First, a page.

Now, you may be thinking, “I already know this, and I already do this. What’s the problem?” Remember the Affordable Care Act? How can you not? Since 2010, it’s always there, looming ahead of you — and behind you and beside you. Under the Affordable Care Act, your former employees can opt to buy coverage under an ACA marketplace plan–and that coverage might even be more affordable than COBRA coverage. OK, you may be thinking, so now they have another option and can get less expensive coverage. Isn’t that a good thing? What’s the problem and why do I have to be involved?” The problem is two-fold: a) ACA marketplace coverage is prospective only. If the employee incurs significant medical expenses in the time between termination of coverage you provided and the effective date of ACA coverage, then there is no coverage for that time period. COBRA coverage is retroactive but is often more expensive than ACA marketplace coverage; b) ACA marketplace coverage is only available during annual open enrollment (Nov 15-Feb 15) or within 60 days of a qualifying event. If an employee does not act within either of those windows, s/he cannot obtain coverage under and ACA Marketplace plan until the next open enrollment period. Similarly, if part of the severance package you offer former employees includes paying the first few COBRA payments, the former employee(s) either must continue COBRA or go without coverage, until the next open enrollment period. Employees who opt to do without coverage will then be subject to the individual penalty. (Also, the COBRA payment could run afoul of the ACA’s non-discrimination provisions if any of the employees are highly compensated). In other words, the employee cannot go on COBRA for the retroactive coverage and then switch to an ACA marketplace plan a few months later; s/he will then have to wait until the next open enrollment period or for the occurrence of another qualifying event.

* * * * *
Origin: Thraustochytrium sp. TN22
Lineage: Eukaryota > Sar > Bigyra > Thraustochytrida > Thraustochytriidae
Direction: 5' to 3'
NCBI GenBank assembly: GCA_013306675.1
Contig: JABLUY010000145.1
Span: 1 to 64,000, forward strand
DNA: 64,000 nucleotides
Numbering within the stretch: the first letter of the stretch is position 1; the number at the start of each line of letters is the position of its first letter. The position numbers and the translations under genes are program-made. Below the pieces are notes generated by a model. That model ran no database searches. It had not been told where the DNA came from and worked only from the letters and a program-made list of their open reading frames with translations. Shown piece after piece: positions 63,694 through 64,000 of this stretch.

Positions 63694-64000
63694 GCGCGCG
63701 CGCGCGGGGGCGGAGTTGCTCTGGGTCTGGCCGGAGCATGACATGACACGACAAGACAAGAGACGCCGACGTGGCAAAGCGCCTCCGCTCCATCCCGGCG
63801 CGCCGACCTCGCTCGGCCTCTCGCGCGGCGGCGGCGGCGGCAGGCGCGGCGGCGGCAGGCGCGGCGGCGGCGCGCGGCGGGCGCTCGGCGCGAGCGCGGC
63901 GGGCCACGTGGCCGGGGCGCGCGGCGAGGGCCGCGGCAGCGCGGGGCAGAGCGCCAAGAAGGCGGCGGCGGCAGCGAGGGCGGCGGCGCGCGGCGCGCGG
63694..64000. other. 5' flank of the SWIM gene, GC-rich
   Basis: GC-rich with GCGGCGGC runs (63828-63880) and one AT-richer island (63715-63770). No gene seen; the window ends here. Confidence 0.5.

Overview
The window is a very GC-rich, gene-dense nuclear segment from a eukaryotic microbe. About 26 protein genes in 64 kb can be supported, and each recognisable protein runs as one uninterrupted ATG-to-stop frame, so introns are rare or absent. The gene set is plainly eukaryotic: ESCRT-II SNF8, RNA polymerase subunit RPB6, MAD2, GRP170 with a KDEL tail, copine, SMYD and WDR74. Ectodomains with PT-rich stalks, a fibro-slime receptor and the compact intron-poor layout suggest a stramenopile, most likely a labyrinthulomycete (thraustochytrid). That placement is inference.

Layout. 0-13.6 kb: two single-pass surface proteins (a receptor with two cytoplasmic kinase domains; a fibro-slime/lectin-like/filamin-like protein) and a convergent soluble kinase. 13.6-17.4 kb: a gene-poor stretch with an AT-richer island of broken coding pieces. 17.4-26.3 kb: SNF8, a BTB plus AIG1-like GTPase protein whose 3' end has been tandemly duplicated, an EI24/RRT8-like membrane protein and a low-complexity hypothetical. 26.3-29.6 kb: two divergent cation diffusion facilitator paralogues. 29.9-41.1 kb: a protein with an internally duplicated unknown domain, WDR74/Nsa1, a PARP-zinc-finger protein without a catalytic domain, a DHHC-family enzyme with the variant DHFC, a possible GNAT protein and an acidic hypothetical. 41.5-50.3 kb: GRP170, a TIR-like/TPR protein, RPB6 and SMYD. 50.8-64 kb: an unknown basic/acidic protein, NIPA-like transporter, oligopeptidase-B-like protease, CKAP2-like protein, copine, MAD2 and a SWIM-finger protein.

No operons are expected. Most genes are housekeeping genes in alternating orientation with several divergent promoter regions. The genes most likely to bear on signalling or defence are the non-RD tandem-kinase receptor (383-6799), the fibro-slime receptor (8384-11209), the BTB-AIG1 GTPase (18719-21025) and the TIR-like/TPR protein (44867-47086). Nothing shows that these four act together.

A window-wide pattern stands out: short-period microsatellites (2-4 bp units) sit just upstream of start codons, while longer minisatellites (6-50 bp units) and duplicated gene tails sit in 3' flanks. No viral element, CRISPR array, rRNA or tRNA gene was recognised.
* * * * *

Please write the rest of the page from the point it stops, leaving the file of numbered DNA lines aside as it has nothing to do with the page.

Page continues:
There is a way to mitigate these types of problems, and thereby still allow you to offer a viable severance arrangement — which benefits both you and the employee (click here and here for a review of how you benefit from a severance arrangement). OK, I won’t keep you in suspense. You can give the employee an after-tax cash payment in the amount of the COBRA payment(s). After-tax cash payments are not subject to these non-discrimination provisions and they allow the former employee(s) to then choose whether to retroactively choose COBRA or prospectively elect ACA marketplace coverage. Again though, employees electing COBRA must then continue coverage either until the next open enrollment period or the end of the 18-month COBRA period. However you decide to address this issue, it behooves you to educate your staff and update all COBRA notices and employee communications regarding COBRA/ACA issues.
Well, folks that’s enough of severance -and ACA issues for now. Starting next week we’ll look at some of the top FMLA issues, so I’ll meet you back here next week.
Disclaimer: This post’s contents are for informational purposes only, are not legal advice and do not create an attorney-client relationship. Always consult with competent employment counsel on any issues discussed here.
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Click here to download my webinar, What Employers Need to Know About Their Severance Arrangements.